16th Air Land Regiment, Royal Australian Artillery

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16th Air Land Regiment
16 AD Regt2.jpg
An RBS-70 team during an exercise in 2001.
Active 2 July 1969 – Present
Country Australia
Allegiance Australia Australia
Branch Australian Army
Role Air Defence
Part of 6th Brigade
Garrison/HQ Woodside, South Australia
Equipment RBS-70, GIRAFFE FOC, AN/TPQ-48, PSTAR-ER
Battle honours Ubique
Insignia
Unit Colour Patch 16 ALR Unit Colour Patch.PNG

The 16th Air Land Regiment is the Australian Army's only ground-based air defence unit. Part of the Royal Regiment of Australian Artillery (RAA), the regiment is responsible for protecting a wide range of military assets during wartime, ranging from Army units in the field to providing point defence to the Royal Australian Navy's support ships and air defence to Royal Australian Air Force air bases. Prior to being equipped with the currently in-service RBS-70 surface-to-air missile system, the regiment was equipped with the Rapier systems for 25 years. The regiment is based at Woodside, South Australia, but frequently deploys with other Australian and allied units on operations and defence exercises. It is part of 6th Brigade.

History[edit]

The regiment has its genesis in the amalgamation of two previously independent batteries at Woodside Barracks in South Australia.[1] On 2 July 1969, the 111th LAA Battery and 110th LAA Battery were grouped together to become the 16th Light Anti-Aircraft Regiment.[2] The 111th had been raised in 1957 and had served in Malaysia during Confrontation during 1964–66, while the 110th had been raised in 1965 and replaced the 111th in Malaysia in June 1966, but returned to Australia shortly afterwards after the conflict came to an end.[3] Upon formation, the regiment was initially equipped with the QF 40 mm Mark XII anti-aircraft gun and was placed under the command of Lieutenant Colonel D.J. Ashmore.[2] During this time, the regiment deployed small numbers of personnel to operate the Bofors guns upon the landing craft of the Royal Australian Engineers' 32nd Small Ships Squadron during the Vietnam War.[1]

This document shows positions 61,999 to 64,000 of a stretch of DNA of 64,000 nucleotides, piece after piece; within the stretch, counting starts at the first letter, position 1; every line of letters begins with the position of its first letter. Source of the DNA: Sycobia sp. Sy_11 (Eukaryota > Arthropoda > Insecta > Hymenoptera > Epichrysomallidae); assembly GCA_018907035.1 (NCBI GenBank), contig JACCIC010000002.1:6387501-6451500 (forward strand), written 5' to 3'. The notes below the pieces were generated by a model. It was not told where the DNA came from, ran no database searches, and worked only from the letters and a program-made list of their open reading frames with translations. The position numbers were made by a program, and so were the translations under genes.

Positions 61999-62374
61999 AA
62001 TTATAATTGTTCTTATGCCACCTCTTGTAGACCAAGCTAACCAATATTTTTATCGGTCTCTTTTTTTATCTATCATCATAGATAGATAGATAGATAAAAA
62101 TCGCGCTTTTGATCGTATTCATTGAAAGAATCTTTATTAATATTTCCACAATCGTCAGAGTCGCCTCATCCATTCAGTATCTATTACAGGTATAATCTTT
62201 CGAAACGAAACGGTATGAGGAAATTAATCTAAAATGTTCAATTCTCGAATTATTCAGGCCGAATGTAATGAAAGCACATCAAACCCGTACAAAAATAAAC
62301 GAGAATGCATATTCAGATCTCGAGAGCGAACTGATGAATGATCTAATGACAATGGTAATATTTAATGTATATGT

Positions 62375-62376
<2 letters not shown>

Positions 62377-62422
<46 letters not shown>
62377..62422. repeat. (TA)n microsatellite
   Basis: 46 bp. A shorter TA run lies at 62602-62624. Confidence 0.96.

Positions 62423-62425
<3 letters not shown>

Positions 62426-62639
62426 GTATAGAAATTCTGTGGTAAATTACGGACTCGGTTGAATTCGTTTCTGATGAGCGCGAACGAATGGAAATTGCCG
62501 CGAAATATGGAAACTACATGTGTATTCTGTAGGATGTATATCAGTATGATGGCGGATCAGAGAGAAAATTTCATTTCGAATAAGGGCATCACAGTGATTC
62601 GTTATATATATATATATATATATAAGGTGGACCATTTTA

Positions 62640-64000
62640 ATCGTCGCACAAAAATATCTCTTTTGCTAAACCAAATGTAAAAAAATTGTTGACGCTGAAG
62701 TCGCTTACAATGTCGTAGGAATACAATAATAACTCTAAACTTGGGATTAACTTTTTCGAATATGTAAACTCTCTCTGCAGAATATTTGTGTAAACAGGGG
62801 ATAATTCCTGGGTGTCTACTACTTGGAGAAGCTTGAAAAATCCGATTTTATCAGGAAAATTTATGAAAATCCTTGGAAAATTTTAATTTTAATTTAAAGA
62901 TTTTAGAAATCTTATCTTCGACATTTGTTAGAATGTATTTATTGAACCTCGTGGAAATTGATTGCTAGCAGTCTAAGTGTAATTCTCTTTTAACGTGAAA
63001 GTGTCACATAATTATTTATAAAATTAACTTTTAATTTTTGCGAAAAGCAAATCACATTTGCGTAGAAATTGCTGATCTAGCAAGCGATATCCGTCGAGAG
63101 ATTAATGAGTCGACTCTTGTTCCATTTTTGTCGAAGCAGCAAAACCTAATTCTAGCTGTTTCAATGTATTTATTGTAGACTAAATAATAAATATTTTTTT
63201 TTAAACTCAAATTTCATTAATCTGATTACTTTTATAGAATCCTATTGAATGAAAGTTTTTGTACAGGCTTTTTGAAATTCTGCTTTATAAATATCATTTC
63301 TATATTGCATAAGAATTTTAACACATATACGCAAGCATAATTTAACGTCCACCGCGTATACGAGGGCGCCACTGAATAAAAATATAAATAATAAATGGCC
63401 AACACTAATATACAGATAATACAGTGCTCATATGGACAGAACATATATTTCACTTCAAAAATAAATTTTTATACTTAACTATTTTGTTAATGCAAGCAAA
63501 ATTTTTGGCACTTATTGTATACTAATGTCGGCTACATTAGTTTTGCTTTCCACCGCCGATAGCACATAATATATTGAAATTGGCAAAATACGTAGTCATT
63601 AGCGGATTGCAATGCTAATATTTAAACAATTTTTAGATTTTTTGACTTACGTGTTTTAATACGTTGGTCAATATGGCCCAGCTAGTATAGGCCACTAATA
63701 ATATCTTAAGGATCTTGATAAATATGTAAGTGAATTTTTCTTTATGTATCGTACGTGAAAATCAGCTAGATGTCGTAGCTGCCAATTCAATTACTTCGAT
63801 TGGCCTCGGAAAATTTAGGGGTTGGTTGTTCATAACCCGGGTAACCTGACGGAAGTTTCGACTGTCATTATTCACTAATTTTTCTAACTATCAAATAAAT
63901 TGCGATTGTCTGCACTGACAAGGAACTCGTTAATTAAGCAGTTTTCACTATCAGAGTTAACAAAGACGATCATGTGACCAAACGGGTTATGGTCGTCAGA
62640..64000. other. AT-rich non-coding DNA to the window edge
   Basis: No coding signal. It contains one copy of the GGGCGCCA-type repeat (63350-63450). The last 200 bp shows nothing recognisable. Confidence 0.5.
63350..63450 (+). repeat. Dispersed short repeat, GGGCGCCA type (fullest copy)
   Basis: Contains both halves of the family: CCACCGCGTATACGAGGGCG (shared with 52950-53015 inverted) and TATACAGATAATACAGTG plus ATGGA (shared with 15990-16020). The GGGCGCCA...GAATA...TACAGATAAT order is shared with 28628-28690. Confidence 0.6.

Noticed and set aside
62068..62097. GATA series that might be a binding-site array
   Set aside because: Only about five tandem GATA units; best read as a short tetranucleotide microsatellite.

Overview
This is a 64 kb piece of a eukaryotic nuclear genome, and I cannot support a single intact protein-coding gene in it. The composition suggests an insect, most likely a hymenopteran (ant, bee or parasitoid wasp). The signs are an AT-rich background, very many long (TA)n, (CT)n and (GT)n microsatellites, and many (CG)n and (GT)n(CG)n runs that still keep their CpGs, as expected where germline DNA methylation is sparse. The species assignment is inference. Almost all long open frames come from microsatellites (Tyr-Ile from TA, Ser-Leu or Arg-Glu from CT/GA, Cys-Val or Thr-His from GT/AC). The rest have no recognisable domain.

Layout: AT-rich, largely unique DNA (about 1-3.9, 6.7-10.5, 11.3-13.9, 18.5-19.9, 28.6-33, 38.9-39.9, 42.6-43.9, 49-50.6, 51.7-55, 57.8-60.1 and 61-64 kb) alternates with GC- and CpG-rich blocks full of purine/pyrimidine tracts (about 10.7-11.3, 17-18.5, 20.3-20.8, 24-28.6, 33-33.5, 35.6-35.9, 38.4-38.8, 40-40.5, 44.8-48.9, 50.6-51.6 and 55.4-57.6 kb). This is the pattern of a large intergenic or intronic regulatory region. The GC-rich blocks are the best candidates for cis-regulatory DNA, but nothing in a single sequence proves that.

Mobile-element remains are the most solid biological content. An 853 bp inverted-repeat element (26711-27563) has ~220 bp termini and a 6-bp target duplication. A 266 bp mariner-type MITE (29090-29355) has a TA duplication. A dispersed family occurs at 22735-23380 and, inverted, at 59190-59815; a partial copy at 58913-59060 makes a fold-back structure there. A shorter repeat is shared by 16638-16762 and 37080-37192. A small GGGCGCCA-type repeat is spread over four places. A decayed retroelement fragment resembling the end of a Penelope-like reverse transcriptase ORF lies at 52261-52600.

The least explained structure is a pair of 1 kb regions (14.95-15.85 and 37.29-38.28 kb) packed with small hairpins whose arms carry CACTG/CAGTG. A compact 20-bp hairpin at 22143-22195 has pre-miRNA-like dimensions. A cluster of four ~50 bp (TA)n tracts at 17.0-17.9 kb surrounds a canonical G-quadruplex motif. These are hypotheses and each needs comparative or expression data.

During 1971, the regiment experienced a manning shortage which resulted in the 110th Battery being placed in "suspended animation", as the regiment was only able to staff one battery.[1] In 1973, the Bofors gun was replaced by the Redeye surface-to-air missile system. The following year the regiment was redesignated as the 16th Air Defence Regiment.[4] The 110th was re-raised in 1978 as the Army moved towards the purchase of a new surface-to-air missile system called the Rapier. At the same time the 111th was re-allocated to the 1st Division as a division air defence battery, although it remained under the regiment's command for administrative purposes. On 1 July that year, the regiment was redesignated the 16th Air Defence Regiment.[5]

In 1979–80, the 110th Air Defence Battery received the Rapier surface-to-air missile system.[1] The following year, the regiment deployed the new capability in August during an exercise at Cultana with the first regimental firing taking place the following November at Beercroft.[5] In 1984, the regiment undertook its largest exercise to that point, deploying to Darwin on 76 flat-bed trucks.[5] The 111th Air Defence Battery replaced the Redeye with the RBS-70 surface-to-air missile system in 1987.[1]

Four years later, in 1991, the regiment deployed detachments aboard HMAS Success and Westralia as part of Australia's contribution to the Persian Gulf War. After the September 11 attacks, A Troop, 111th Air Defence Battery was deployed at short notice to embark on HMAS Kanimbla to provide air and surface defence of her operations in the Persian Gulf. In May 2003, the regiment again deployed a detachment in support of the Royal Australian Navy when a detachment was sent on board Kanimbla during the invasion of Iraq. In 2005, the 110th Air Defence Battery replaced Rapier with the RBS-70.[1]